Okay, so after talking through all of the various libraries that can help improve the code quality of your work, it still raises a question:

How do we get these projects working against our code base?

In short, it requires Composer. If you’ve never used it, I’ve written briefly about it before, but I intend to provide the basics of what you need to get started using it and the aforementioned libraries in your work.

In both this post and the next, I’ll share how to set up everything locally in the most basic form and then how it integrates with Git so you can start using it in your day-to-day.

Configuring Composer for WordPress

There’s a lot of information that can (and I’d argue should go into a file for Composer). This includes things such as the author information, PSR, information, etc. But that’s really beyond the scope of this post. Instead, I want to share the bare minimum necessary on how to get this information setup and configured.

A Sample Directory

Assume, for a moment you’re about to begin work on a plugin or something related to WordPress that will require the various libraries discussed in the previous series. And when setting up the directory for this, you’re going to have very few files. May a couple of empty PHP files, assets, etc. Perhaps it will look like this:

Configuring Composer for WordPress: Sample Directory

Granted, the above example is already a little ahead of what your work may look like because:

  • There is a composer.lock file showing that Composer has been executed,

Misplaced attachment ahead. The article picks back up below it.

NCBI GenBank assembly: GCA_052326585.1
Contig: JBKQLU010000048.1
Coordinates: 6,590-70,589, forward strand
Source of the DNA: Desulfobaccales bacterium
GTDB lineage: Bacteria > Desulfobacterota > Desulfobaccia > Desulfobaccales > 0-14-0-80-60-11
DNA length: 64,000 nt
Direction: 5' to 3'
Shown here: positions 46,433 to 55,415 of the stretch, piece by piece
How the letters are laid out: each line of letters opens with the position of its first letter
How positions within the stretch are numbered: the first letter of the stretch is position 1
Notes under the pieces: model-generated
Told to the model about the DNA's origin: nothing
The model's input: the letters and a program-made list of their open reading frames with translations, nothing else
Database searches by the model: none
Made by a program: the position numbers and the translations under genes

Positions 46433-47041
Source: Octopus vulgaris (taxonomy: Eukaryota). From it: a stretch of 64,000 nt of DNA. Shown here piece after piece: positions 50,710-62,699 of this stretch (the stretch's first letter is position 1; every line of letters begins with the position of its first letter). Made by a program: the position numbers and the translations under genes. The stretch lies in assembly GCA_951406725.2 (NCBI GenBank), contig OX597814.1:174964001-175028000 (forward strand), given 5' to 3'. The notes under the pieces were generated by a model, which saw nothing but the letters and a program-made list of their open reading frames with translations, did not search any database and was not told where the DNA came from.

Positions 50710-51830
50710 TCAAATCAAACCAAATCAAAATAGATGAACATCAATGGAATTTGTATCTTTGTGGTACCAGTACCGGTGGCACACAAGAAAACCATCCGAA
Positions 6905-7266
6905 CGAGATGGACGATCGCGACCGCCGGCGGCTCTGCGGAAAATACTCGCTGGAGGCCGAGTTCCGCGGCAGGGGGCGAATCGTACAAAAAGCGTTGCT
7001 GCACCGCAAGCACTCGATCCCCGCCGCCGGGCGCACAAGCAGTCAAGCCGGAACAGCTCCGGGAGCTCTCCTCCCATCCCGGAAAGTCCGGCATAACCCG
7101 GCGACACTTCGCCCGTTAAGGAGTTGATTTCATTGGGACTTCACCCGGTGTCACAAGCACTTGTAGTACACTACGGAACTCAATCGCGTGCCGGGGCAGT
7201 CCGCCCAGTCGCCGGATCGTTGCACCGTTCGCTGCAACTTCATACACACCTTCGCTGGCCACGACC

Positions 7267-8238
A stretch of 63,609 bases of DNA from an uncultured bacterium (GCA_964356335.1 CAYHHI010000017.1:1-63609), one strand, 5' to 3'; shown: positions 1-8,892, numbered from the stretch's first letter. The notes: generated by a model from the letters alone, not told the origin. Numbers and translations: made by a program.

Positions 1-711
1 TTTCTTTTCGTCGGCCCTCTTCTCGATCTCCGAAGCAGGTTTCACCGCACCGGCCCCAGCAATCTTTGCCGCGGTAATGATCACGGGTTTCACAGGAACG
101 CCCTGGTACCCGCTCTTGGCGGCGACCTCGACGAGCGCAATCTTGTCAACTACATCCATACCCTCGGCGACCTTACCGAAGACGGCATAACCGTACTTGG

• It has a vendor directory which shows libraries have been installed via Composer,
  • There is a grumphp.yml file that defines how GrumPHP should work (and I’ll cover this later) when sniffing code.

But the gist of the above is the same: You have composer.json and it defines and includes everything that we need based on the previous post. So how do we set it up?

Setting Up Composer

First, you need to have an idea as to how you’re going to be structuring your plugin. For example, I have a plugin setup like this:

  • All PHP files reside in the src directory,
  • All CSS, JavaScript, images, etc., files are in the assets directory,
  • The vendor directory is for things that are installed via Composer,
  • views is what’s used in the front-end of the project.

For example:

Configuring Composer for WordPress: Sample Plugin

Second, in the directory in question, you’ll want to create a file called composer.json. This can be done via Terminal by just issuing a touch command, or you can create it in your IDE.

The important thing to take away from this is that there is a src directory because that’s the directory that includes our PHP files and that’s the directory we want to have sniffed.

A Basic Composer File

With that said, here’s a basic composer.json file that you can use in your projects based on the previous series and based on what’s shared below:

Looking at the file above, here’s how to parse it:

  1. Lines 2 and 3 give a bit of a description of what the plugin is all about. That are also other areas in this file to give more information about what needs to be done.
  2. Lines 4 to 8 are important because they explain that we’re using PSR-4 for autoloading and that all files fall under the top-level namespace of Pressware and that the PHP files are in the src directory.
  3. Lines 9 – 18 cover all of the files that covered in the previous series.

Next, issue the following command in your terminal:

$ composer install

And that will install these packages.

What About Commits?

To make sure that you’re properly snuffing and handling commits, it’s important that you configure GrumPHP so that it’s watching the files. But I’ll take a look at that in the next post.

In the meantime, perhaps this is a good opportunity to setup a demo plugin and practice with the above code. Getting it set up just right the first time can be tough. Luckily, many of the output errors are really easy to understand, so it’s relatively straightforward to resolve them.

Category:
Articles
Tags:
,